Part 1: The Difference Between Narrow-Mindedness and Ignorance

Where do we draw the line between narrow-mindedness and ignorance? The line is very fine, so it is difficult to detect it in other people, and even in ourselves; however, it’s important that we learn how to recognize the difference between the two — terrible things can happen if we don’t. We can end up causing a lot of pain because we misunderstood someone else’s ignorance as closed-mindedness, or they misunderstood us in this same way. Knowing the difference between the two might prevent us from expecting others to pay an unrealistic price that shouldn’t have to be paid – all because they, just like us, don’t know everything about the world.

Ignorance is usually harmless, but if we deny that we are ignorant our innocence turns into narrow-mindedness. If we see ourselves as knowing everything, then naturally, we will see others as stupid, uninformed, and maybe even evil.

I decided to split this blog post into two parts.  Today I will list three traits of narrow-minded people.  Tomorrow I will post about one trait of ignorance, and then I’m going to talk about a time this year when I couldn’t recognize the difference between the two in myself and others—I’m going to tell you the story that inspired me to write this blog post in the first place.  Stay tuned tomorrow for the second part about ignorance, and to read my story.  In the meantime prepare for yourself a steaming hot cup of cocoa (a couple gingerbread and shortbread cookies can’t hurt either) , get comfortable, and join me as we contemplate on three traits of narrow-mindedness that we should look out for in ourselves and others.

Hot Cocoa


Calls other people “ignorant”: Whenever I look at media today, the news, internet, etc., I notice a strange trend. The characters on our electronic screens point their fingers at others and call them “ignorant” as if not knowing things makes them evil.  You don’t know anything about Indigenous culture?! “If you are not Indigenous yourself, don’t appropriate that culture and risk misrepresenting it”, or you might learn from your human tendency to be curious about what you are ignorant about. (Gasp! How awful would learning from our ignorance be?)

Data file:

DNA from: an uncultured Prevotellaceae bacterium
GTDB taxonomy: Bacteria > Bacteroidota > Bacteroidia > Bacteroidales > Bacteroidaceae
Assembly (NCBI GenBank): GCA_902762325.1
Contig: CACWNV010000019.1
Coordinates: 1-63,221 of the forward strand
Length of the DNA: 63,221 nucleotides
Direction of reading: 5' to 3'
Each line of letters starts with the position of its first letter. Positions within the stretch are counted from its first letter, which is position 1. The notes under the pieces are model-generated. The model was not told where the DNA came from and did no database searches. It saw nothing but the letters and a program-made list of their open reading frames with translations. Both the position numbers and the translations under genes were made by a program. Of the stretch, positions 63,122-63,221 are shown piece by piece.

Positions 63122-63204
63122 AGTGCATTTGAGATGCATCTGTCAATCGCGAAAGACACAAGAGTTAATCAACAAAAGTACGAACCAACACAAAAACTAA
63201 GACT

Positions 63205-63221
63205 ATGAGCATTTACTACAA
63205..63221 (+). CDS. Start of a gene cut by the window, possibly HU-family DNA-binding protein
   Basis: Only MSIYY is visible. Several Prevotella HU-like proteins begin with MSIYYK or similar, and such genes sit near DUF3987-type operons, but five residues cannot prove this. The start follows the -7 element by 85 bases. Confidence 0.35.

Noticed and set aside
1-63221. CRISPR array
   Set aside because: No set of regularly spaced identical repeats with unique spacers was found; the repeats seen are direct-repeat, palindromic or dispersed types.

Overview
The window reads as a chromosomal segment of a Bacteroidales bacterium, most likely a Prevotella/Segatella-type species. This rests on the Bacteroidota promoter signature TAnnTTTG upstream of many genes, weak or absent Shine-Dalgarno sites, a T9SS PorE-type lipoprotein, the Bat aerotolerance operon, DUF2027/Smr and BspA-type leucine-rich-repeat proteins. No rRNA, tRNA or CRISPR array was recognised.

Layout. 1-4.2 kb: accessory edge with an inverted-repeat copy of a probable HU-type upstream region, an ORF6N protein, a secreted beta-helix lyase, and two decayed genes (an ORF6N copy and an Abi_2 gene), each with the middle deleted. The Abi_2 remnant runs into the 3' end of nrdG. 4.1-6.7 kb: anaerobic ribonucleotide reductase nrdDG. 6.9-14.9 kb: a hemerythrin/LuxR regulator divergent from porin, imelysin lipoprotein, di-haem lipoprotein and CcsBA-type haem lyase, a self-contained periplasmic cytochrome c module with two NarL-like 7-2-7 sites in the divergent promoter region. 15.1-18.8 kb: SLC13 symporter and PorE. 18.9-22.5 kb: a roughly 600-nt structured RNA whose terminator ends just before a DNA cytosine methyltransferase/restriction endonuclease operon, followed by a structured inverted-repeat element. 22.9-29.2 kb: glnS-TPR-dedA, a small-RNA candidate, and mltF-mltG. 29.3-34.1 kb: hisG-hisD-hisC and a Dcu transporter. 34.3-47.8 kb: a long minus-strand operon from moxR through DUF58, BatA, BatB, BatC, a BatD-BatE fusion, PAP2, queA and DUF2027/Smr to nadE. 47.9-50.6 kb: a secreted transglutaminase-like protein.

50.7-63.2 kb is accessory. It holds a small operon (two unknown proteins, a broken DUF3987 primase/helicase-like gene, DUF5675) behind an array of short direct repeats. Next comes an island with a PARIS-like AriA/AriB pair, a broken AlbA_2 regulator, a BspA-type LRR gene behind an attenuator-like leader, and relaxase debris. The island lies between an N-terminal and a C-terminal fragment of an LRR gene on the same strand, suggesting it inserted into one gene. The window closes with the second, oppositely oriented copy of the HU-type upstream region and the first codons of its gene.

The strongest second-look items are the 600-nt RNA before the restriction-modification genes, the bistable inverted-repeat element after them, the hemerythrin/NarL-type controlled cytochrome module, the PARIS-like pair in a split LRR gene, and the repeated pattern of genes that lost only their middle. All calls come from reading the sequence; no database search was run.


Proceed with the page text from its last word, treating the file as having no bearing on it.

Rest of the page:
There is nothing wrong with being ignorant – absolutely nothing.  This word is being overused in a negative way by people who want it to have a strictly negative meaning. We are all ignorant, so if we call others “ignorant” out of pride or spite we risk acting like closed-minded hypocrites.  Whenever we are learning something new we need to start somewhere–we have to start off as being ignorant before we can become informed.  Where else can we start?

They do whatever it takes to avoid understanding you: Some children cover their ears to avoid listening to others; once people grow up, however, this behaviour becomes socially unacceptable. Because of this, adults might resort to other means. These means can include beginning a conversation with someone else while you are trying to talk to them, giving you a dirty look while you are trying to express yourself, changing the subject, or simply walking away to do something else.

Sometimes they will also use noise to block out information that others are trying to give to them. If there have been people in your life who tend to do this, you know that you feel trapped in their presence. If you try to sincerely express your own feelings to them, you can’t get a word in edgewise before they begin to shout at you angrily, roar with laughter, or burst into tears. They sabotage your freedom for the sake of their own.

If these things only last a short while, and later this person shows some willingness to communicate with you to find the truth, this may have not been closed-mindedness in the first place. Maybe this person was just confused or scared. Maybe he or she is now seeking forgiveness and trying to help you to understand what you did that upset them so that you know what you need to be forgiven for. However, if this person never shows any intention to understand you, or helping you to understand them, then this person is choosing to remain closed-minded.